16:08 May. 15, 2016
Ukraine's Jamala wins 2016 Eurovision with a song labelled by Moscow as ‘politically charged'
Despite the fact that Ukraine was included in Eurovision's Top 3 of the possible winners, the Russian mass media outlets seemed to be caught flatfooted with Jamala's victory on May 14.
It looks like the victory of the Ukrainian contestant was not of the primary importance for Russia Today. Instead, the Russian government-funded television network repeatedly pointed out that Ukrainian viewers gave the maximum 12 points to the Russian contestant Sergey Lazarev, unlike the Ukraine's professional jury.
The resource also quoted Lazarev as saying the attitude towards the Russian contestants was rather negative during the last two years. The Russian singer added he was pleased to be able to reverse the situation and to receive such a great amount of European votes.
Russia news agency RIA Novosti published the comment of Ruslan Balbeka, the so-called 'deputy prime minister' of the occupied Crimea, who said that even being the best performer in the world may not be enough for the victory, especially if you have Russian citizenship.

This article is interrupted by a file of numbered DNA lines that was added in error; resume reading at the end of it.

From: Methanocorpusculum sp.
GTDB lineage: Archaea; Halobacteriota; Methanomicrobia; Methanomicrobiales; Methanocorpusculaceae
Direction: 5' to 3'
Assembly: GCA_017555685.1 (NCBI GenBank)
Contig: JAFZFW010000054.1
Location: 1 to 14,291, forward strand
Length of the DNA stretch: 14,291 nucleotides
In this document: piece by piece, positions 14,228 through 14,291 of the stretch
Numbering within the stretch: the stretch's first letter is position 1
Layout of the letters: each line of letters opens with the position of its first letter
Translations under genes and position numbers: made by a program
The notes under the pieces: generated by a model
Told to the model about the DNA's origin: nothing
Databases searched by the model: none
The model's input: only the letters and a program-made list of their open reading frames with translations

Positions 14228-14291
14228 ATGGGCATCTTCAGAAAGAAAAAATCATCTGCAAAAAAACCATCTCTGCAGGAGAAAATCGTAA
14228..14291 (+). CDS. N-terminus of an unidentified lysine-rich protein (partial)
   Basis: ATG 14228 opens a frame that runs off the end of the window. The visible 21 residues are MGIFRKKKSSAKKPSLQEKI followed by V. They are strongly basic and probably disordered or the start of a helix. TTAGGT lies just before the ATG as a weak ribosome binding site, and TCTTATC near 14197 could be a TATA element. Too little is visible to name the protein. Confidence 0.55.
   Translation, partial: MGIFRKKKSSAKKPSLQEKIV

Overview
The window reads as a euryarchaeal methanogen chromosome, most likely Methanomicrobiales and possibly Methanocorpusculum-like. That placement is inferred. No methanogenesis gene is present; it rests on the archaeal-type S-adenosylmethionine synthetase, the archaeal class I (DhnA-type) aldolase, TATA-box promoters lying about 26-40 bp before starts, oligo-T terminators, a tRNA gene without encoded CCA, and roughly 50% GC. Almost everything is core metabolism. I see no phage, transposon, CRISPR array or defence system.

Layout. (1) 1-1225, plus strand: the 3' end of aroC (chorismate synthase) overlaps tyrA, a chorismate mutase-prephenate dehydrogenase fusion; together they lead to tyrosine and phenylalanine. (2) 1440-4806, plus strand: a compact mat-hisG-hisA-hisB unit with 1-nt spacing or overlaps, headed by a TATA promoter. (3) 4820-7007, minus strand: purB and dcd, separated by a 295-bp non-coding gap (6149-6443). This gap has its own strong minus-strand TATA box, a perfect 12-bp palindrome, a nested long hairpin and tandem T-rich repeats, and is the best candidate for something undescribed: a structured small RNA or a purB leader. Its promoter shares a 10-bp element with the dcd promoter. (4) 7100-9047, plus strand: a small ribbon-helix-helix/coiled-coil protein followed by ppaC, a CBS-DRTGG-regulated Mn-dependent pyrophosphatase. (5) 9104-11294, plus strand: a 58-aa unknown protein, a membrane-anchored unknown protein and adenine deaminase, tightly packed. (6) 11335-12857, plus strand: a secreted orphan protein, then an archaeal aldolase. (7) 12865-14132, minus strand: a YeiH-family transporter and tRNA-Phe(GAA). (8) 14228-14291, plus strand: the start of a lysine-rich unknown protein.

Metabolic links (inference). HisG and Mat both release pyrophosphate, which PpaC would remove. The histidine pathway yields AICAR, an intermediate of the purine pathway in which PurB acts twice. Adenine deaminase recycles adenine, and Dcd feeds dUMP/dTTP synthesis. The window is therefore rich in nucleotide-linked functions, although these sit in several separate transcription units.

The First Deputy Chairman of the Russian Parliament's Culture Committee and actress Yelena Drapeko announced that the victory of a contestant with a song titled '1944' is the result of the information war. Konstantin Kosachev, the Head of the Committee for Foreign Affairs of the Russia's Federation Council, said Ukraine's budget will be greatly affected by Eurovision 2017.
The television network Dozhd (TV Rain) noted '1944' is a very personal song for the Ukrainian winner as it depicts the Crimean Tatars' deportation during Stalin regime.
Russian online newspaper Lenta.ru branded the Ukrainian-Russian struggle for the victory in the context as musical and political one.
'If both Ukraine and Europe decided to impress Russia by music, it should be noted that they have chosen a spectacular composition,' RIA Novosti wrote. The media outlet added that the Russia was represented by a song that 'could hardly be memorized.'